Suggestions for good corr. databases and/or downloads? To avoid missing such stuff as noted above, and to be more aware of engine happenings. Just the chessbase one? Others? For me, convenience overrides cost.
    Thanks if anyone may have ideas in this regard. Much obliged.

  85. @SimonB
    I always suggest getting the Chessbase Magazines and build your corr database from their “telechess” games. Building a corr database from other sources will create a huge problem with the names.

    The downside is that “telechess” used to come every second CBM. But nowdays chessbase seems to get them out in random! If i remember correctly, there was one telechess in issue 167, we were expecting one in issue 169 which never appeared, there was one again at 172 and now we are at 175 and there is no other telechess database available since then…

    ChessOK also offers a corr database, but i have never used it. In general i have a personal problem with the way they struct their bases (with every name accompanied with the country of the players for example) but maybe this is not a problem for you. Also, i am not sure which servers they use to get their games, while Chessbase uses all the major ones (ICCF, LSS and IECC at least)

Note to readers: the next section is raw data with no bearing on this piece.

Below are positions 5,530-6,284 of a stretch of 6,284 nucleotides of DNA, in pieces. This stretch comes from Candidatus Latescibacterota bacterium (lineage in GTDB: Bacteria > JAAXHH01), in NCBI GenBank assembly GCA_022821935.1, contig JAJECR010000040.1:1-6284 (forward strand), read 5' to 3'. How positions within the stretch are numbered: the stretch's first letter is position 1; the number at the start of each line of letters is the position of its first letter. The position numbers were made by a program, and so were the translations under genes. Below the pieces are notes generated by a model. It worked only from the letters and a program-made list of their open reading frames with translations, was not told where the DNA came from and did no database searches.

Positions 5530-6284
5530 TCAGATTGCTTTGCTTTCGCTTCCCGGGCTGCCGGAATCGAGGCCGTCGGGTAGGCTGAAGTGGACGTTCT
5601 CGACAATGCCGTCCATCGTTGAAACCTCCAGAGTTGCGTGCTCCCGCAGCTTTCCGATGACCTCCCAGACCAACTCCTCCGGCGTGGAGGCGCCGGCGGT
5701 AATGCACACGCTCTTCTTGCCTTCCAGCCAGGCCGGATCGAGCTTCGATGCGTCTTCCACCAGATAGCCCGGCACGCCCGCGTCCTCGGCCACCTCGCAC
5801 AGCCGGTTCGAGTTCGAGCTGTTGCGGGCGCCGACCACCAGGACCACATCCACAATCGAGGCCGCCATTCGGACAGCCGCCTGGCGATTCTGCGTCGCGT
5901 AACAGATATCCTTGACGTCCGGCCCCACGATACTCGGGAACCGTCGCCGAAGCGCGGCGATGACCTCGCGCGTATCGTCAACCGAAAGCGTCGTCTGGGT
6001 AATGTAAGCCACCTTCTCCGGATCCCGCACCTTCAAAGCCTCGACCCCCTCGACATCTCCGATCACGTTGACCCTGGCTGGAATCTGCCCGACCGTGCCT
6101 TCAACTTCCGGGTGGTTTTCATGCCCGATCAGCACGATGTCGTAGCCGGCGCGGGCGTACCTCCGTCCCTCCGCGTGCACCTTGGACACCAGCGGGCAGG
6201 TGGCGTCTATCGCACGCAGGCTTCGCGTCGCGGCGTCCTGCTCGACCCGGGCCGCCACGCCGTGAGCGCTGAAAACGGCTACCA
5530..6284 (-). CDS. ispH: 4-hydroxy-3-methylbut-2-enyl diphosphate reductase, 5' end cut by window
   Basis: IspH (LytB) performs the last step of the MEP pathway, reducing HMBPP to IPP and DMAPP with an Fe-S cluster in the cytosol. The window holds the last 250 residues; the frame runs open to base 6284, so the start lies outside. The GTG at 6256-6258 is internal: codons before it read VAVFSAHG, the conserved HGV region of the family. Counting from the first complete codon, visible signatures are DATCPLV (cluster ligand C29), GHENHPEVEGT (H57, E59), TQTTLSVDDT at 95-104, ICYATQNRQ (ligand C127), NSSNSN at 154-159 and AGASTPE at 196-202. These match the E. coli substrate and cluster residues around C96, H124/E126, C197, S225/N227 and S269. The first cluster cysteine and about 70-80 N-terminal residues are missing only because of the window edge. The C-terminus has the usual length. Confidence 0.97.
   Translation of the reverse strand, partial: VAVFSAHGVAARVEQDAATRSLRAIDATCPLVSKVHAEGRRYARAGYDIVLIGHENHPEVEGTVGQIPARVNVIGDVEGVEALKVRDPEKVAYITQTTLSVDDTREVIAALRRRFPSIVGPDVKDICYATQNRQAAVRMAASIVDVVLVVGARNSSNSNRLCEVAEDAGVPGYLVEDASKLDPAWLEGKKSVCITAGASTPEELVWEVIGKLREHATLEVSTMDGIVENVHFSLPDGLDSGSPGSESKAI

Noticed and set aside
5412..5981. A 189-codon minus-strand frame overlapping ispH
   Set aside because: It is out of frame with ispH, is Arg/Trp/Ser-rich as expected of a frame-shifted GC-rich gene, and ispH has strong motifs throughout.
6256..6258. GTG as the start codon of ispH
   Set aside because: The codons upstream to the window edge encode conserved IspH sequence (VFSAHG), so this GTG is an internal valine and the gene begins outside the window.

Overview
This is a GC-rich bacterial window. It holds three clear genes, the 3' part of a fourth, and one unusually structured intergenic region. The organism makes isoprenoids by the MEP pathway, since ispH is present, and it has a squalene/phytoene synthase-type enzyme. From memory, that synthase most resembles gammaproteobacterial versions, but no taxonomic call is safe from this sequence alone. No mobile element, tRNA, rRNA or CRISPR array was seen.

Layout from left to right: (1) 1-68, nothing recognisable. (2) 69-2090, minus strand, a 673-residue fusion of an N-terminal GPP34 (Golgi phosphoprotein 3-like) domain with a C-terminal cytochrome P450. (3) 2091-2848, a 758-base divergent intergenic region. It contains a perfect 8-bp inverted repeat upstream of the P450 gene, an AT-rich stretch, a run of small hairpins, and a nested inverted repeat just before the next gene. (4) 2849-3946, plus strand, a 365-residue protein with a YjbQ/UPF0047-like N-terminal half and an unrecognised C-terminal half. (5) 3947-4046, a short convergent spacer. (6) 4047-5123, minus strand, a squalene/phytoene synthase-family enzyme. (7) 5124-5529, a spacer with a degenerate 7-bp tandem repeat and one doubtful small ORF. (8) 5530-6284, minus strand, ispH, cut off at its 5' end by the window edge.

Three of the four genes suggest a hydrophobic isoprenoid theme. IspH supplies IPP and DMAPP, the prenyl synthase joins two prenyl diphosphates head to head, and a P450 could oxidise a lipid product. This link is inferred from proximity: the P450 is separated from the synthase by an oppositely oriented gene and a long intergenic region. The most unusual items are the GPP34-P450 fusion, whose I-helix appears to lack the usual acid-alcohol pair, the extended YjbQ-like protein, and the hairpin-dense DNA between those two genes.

86. Hi
    I begin to work with Pert’s book on the Ragozin and I really like the quality of this book. But it seems that a variation is wrong on page 122. Against the novelty 10.Qb3!?N the main suggestion is 10…Ng4. 10…Nxe4 is also analyzed as a decent option.
    In the main line of 10…Ng4 after 16…Qg2 the move 17.Qxg4 isn’t mentioned and it seems to be winning for White after the forced line 17…Qxh1+ 18.Kc2 Qxa1 19.Bg5+ Kc7 20.Bf4+ Kd8 21.Qg5+ Kxd7 22.Qxd7 with a mating attack (according to my computer).

    In fact, as analyzed in the book 10…Nxe4 is a decent option and should be more playable for Black.

  87. With names? Something else?

    As someone who is dipping his foot into corr, I can see how instability in names might cause a problem for preparation for specific opponents. But from an OTB / research perspective, so long as correct ratings are attached to the names, some variance is irrelevant. I’m just looking for ideas and moves that score statistically well.

  88. @John Hartmann

    I’m simply not fussed on the download data base format (particular the ICCF dump style as it was last time I looked)…my preference is to have an online base with features such as player/tournament search and an opening explorer feature similar to the 365 online base….

    I just don’t understand why ICCF can’t provide this and I see it as a potential income stream for them.